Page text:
Back to Basics in the War on Terror
I think Allah has hit on something very powerful, and something I've thought about myself these last few months: electing Rudy would take us back to those early days of resolve in the War on Terror, without the Iraq baggage. He would still finish the job in Iraq, but his leadership is a living, breathing reminder of why we are at war with terrorists in the first place. Bush may have trouble communicating a war on terror message of that because of Iraq. Rudy wouldn't.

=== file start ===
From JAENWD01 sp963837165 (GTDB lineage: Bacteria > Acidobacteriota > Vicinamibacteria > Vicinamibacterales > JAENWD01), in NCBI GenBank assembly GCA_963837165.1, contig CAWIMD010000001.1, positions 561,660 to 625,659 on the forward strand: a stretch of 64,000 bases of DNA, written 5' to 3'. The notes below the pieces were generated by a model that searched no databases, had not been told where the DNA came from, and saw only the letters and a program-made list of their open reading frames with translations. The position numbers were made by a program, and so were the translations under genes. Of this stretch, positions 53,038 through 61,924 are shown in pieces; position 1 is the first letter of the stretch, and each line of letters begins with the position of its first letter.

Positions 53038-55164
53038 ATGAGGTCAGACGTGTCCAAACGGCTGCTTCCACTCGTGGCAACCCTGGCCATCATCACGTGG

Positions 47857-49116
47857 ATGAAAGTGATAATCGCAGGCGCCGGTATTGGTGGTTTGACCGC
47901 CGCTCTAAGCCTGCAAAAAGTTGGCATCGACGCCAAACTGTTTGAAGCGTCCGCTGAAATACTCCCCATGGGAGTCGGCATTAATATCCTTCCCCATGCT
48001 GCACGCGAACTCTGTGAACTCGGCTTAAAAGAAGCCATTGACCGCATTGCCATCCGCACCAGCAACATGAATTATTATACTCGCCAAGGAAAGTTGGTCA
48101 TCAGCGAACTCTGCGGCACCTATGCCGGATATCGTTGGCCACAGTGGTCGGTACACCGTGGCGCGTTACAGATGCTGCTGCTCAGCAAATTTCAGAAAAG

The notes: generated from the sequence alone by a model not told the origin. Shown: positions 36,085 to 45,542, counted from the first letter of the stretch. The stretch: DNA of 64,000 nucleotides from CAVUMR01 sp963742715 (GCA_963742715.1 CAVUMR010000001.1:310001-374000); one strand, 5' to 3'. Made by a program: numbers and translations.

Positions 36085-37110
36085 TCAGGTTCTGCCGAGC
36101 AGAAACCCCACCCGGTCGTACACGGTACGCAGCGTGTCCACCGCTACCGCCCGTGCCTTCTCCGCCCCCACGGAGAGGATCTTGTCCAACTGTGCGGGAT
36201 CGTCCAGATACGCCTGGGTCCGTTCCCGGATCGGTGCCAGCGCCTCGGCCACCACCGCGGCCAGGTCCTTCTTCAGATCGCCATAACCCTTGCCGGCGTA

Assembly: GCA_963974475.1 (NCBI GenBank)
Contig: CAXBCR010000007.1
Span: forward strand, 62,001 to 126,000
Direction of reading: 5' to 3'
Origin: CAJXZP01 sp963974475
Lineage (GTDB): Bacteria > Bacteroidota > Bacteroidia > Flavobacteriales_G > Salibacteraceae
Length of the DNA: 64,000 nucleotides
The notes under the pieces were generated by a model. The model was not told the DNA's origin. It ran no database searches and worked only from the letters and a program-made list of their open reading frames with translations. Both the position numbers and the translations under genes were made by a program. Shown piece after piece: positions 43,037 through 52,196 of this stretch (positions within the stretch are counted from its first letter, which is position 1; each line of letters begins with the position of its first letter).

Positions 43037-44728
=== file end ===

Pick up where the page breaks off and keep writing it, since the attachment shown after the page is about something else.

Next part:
Enter Rudy, the un-Republican. A new Rasmussen survey puts him three points left of center, leaving him perfectly positioned to snatch the middle in the general election but in deep trouble in the primary — until you factor in Iraq Syndrome, that is. Giuliani has two major advantages over the rest of the field: (1) he’s renowned for his managerial skills, a characteristic the electorate will be starving for in its next president, and (2) because he has no political record over the past five years, he remains identified in the national consciousness with 9/11. Put those two together and it adds up to a do-over on the war on terror: electing Rudy gets us back to where it all began, with an executive who’s just as serious as Bush about the threat but, unlike Bush, whose abilities damn near everyone has the utmost confidence in. Granted, he’ll have to distance himself a bit from his support for Iraq, but the GOP nominee is going to be an Iraq-war-supporter whoever he (or she) may be. In fact, Giuliani’s steadfastness on the war might actually help him overcome his liabilities among the base on social issues. He’s a one-issue politician; McCain has to juggle immigration and campaign finance reform, but Giuliani’s candidacy — and I’m sure it’ll be sold this way — is essentially a referendum on America’s commitment to the war on terror. A vote for Rudy is a vote against Iraq Syndrome.